The Caveman's Valentine Reviews
"Inside a tortured mind... The clues that lead to a killer."
This weird crime thriller is just as schizophrenic as its character Romulus. I really don't know exactly what to think about it. As of now, all I really know is that I didn't enjoy it. I wasn't particularly thrilled by the story, nor was I enamored by the style. It was also maybe the first time I have seen Samuel L. Jackson in a movie, and didn't love his performance. His acting was more than just schizophrenic, it was off the wall and over the top. I'm guessing that's what the director wanted because the whole movie came off like that as well. It had all the makings to be a truly intelligent thriller. I liked the initial idea for the movie, but by the thirty minute mark, I was less then thrilled by what was going on. By the hour mark, I knew this wasn't going to be good. And by the hour and a half mark, I really just didn't care anymore.
Romulus is a genius musician who attended Juilliard. Now he lives in a cave in a New York City park. He's also crazy as fuck, seeing images and talking to his ex-wife like she is present. He also has a variety of crazy theories. When he finds a frozen corpse in a tree outside of his cave, he starts expressing what he thinks happened, to the police; one of which is his daughter. Obviously they think he is crazy. He decides to try to investigate what is going on by himself.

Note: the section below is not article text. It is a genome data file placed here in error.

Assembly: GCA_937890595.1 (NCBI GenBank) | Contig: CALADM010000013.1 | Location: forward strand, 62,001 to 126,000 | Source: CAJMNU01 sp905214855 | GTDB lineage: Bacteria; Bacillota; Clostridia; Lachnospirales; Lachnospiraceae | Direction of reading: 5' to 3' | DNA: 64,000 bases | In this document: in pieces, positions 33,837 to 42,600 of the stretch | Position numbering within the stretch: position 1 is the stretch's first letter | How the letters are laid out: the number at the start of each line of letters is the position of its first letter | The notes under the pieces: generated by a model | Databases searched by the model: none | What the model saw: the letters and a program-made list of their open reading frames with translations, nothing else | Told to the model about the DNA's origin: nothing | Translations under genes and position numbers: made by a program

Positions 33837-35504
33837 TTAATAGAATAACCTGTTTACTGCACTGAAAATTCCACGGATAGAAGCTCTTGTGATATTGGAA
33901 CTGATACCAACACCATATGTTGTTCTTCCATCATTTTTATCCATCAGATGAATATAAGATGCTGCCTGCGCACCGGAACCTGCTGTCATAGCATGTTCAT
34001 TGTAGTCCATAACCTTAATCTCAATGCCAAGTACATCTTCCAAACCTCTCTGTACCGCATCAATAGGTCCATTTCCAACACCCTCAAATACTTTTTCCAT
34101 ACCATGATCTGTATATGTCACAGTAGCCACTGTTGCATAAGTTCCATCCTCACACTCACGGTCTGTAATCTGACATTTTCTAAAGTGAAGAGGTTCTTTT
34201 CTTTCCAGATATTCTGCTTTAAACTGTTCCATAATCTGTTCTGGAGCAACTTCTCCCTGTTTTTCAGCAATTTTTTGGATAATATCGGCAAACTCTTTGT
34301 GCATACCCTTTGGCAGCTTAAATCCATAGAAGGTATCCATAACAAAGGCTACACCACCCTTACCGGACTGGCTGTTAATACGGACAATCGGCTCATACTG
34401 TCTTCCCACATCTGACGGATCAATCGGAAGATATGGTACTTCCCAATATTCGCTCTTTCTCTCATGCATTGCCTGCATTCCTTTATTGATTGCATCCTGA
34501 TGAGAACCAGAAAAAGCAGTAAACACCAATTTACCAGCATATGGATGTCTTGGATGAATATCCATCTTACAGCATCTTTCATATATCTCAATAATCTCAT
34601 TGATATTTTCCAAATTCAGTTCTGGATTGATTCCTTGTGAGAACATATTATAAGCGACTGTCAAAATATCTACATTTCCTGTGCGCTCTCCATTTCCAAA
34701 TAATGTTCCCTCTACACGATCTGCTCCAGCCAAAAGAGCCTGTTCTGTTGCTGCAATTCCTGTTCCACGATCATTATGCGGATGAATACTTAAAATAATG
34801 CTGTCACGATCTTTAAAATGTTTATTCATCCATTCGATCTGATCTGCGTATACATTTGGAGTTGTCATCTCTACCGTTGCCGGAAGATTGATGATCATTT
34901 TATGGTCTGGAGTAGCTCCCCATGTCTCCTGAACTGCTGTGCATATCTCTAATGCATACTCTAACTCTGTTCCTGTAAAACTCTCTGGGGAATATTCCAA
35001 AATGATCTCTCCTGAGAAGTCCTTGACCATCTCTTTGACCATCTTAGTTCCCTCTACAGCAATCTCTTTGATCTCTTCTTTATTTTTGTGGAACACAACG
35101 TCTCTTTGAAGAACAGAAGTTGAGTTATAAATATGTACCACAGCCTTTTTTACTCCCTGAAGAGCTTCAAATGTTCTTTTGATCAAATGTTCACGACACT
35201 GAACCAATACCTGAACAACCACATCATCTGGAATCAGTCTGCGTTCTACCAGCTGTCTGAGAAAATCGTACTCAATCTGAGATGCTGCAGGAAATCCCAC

The Caveman's Valentine isn't an unwatchable movie, it's just one that I couldn't particularly get into and enjoy. I normally can enjoy these psychological, mind fuck movies, but this one was either too much or too little. I haven't really decided yet. I still can't really organize my thoughts on this one. Maybe I'll revisit it in a few years and I'll like it. Or maybe I will realize why I disliked it to the extreme of which I did, because normally like a movie or not; I know exactly why. This one... not so much.
Sheila: Watching you make a fool of yourself. What are YOU doing here?
Romulus Ledbetter: I have to prove Leppenraub is guilty.
Sheila: Prove to who?
Romulus Ledbetter: To the world. To... to Lulu.
Sheila: Lulu needs a father, not some psycho Sherlock Holmes.
A mystery featuring Samuel L. Jackson as a deadlocked, delusional, homeless man. The plot of the film is structured like a film noir, which means I get to use the phrase: Delusional Noir. The story is okay, but Jackson gives a fine performance.
Bob: What do you play?
Romulus Ledbetter: My skull.
Jackson stars as Romulus Ledbetter, a brilliant musician who is currently delusional. Living in a cave in Central Park, believing a man on the top the Chrysler Building is plotting against him. Romulus doesn't have it easy. Things are made worse once Romulus discovers a frozen body in his tree, outside his cave one morning. While the police, which includes his daughter, Lulu, pass the body off as an unfortunate homeless victim of weather, Romulus suspects foul play and some interesting connections get him access to the art/photography scene, where he can do some investigating of his own. And if Romulus can just keep it together long enough, he may stumble upon what actually happened.
The character of Romulus is the most important factor in this film. Jackson has to appropriately balance the antics of a delusional person, making him both sympathetic and believable to an extent. While Jackson is completely solid in the role, I would have liked it a little more if there was the possibility that Romulus could be wrong about the whole thing.
The story of the film is interesting, but it drags a bit and the overall arc isn't entirely original. However, with such a peculiar lead role, it does stay fresh enough.